A Banner Year for Gay Rights Litigation

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Although not necessarily the issues that most impact the day-to-day lives of LGBT people in this country, marriage and military service have been at the forefront of the gay rights movement in recent years. Efforts to reverse discriminatory policies in these areas at the state and federal levels have included legislative, executive, and referendum-based politics. So far, those efforts have provided, at best, mixed results.

But this year has been a banner year in litigation efforts to advance gay rights in these areas. Over the course of the past two months, federal district courts in Massachusetts and California have struck down, in chronological order, the federal Defense of Marriage Act, California’s Prop 8, and the federal “Don’t Ask, Don’t Tell” policy.

Before conservatives cry “activist judiciary” in response to these rulings, it would be best to understand just who the judges are who struck down these laws. As you can see, this is not a list of your usual suspects of activist judges:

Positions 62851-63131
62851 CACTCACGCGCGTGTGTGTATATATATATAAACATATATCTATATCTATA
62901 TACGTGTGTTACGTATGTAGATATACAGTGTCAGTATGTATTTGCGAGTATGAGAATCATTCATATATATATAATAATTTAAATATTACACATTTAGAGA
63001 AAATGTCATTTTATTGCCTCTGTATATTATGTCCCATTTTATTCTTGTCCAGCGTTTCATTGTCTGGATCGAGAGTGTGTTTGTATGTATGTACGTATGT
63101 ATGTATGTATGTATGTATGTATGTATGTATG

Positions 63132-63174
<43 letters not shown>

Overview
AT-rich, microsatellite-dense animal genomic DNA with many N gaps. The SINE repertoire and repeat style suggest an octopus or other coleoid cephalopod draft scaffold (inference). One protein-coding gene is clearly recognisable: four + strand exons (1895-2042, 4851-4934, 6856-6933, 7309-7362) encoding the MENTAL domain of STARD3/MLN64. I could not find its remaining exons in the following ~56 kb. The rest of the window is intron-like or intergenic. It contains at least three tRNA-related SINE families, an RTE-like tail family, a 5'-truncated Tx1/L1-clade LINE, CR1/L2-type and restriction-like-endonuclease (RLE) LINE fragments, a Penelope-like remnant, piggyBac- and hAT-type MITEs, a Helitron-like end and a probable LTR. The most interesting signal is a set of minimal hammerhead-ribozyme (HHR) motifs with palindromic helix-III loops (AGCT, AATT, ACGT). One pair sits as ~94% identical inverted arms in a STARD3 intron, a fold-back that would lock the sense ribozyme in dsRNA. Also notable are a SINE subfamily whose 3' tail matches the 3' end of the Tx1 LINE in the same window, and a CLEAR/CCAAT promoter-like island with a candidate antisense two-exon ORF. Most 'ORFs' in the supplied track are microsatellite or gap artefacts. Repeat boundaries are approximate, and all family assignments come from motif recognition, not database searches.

Judge Joseph Tauro (D. Mass.): Judge Tauro wrote the two opinions striking down DOMA. Before becoming a judge, Judge Tauro was an army lieutenant from 1956 to 1958 and then an assistant U.S. Attorney from 1959 to 1960 and U.S. Attorney in 1972. He was appointed to the District of Massachusetts by President Richard Nixon and was the chief judge of the district from 1992 to 1999.

Chief Judge Vaughn Walker (N.D. Cal.): Chief Judge Walker wrote the opinion striking down Prop 8. Judge Walker was appointed to the bench by President George H.W. Bush on the recommendation of then-U.S. Senator Pete Wilson, a California Republican. After law school, Judge Walker clerked for Judge Robert Kelleher, a Nixon appointee, on the Central District of California.

Judge Virginia Phillips (C.D. Cal.): Judge Phillips wrote the opinion striking down “Don’t Ask, Don’t Tell.” Judge Phillips is a native of Orange County, California, who became a federal magistrate judge in 1995 (meaning she most likely got her first federal judgeship on merits rather than political connections). She was recommended for an Article III judgeship by Senators Barbara Boxer and Diane Feinstein in 1999. She was appointed by President Bill Clinton that year and confirmed later in the year by the Senate, which was controlled 55-45 by the Republicans.

It’s impossible to claim that, from their backgrounds, these judges are nothing but a bunch of liberal activists on the judiciary. Rather, it might just be that the banner year this has become for gay rights litigation results from claims that have undeniable merit under a Constitution that protects equality and liberty.

Cross-posted at Faculty Lounge.

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